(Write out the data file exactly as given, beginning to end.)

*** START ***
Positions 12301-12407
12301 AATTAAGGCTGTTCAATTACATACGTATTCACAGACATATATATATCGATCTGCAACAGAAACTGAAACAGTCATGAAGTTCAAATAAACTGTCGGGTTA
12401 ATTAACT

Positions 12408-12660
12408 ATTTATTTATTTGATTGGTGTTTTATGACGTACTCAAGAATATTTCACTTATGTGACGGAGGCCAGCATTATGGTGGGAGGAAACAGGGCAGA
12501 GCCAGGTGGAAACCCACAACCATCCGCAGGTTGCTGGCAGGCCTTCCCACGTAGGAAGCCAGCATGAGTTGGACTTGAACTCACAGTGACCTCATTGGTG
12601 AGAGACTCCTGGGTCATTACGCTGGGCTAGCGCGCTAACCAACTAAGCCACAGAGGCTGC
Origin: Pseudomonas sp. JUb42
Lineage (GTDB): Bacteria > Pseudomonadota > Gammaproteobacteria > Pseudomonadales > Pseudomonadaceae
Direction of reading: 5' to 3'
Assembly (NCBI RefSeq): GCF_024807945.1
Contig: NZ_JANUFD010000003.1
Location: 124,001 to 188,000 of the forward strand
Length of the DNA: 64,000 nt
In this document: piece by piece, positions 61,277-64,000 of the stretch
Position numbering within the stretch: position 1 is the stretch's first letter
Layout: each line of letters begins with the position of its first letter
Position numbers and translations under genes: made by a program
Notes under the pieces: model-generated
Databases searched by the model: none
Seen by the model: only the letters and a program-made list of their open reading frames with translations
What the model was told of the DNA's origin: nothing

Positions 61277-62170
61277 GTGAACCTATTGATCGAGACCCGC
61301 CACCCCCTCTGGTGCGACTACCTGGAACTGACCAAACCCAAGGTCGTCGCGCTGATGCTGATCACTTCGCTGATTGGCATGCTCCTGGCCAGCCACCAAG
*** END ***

Positions 12301-12407
12301 AATTAAGGCTGTTCAATTACATACGTATTCACAGACATATATATATCGATCTGCAACAGAAACTGAAACAGTCATGAAGTTCAAATAAACTGTCGGGTTA
12401 ATTAACT

Positions 12408-12660
12408 ATTTATTTATTTGATTGGTGTTTTATGACGTACTCAAGAATATTTCACTTATGTGACGGAGGCCAGCATTATGGTGGGAGGAAACAGGGCAGA
12501 GCCAGGTGGAAACCCACAACCATCCGCAGGTTGCTGGCAGGCCTTCCCACGTAGGAAGCCAGCATGAGTTGGACTTGAACTCACAGTGACCTCATTGGTG
12601 AGAGACTCCTGGGTCATTACGCTGGGCTAGCGCGCTAACCAACTAAGCCACAGAGGCTGC
Origin: Pseudomonas sp. JUb42
Lineage (GTDB): Bacteria > Pseudomonadota > Gammaproteobacteria > Pseudomonadales > Pseudomonadaceae
Direction of reading: 5' to 3'
Assembly (NCBI RefSeq): GCF_024807945.1
Contig: NZ_JANUFD010000003.1
Location: 124,001 to 188,000 of the forward strand
Length of the DNA: 64,000 nt
In this document: piece by piece, positions 61,277-64,000 of the stretch
Position numbering within the stretch: position 1 is the stretch's first letter
Layout: each line of letters begins with the position of its first letter
Position numbers and translations under genes: made by a program
Notes under the pieces: model-generated
Databases searched by the model: none
Seen by the model: only the letters and a program-made list of their open reading frames with translations
What the model was told of the DNA's origin: nothing

Positions 61277-62170
61277 GTGAACCTATTGATCGAGACCCGC
61301 CACCCCCTCTGGTGCGACTACCTGGAACTGACCAAACCCAAGGTCGTCGCGCTGATGCTGATCACTTCGCTGATTGGCATGCTCCTGGCCAGCCACCAAG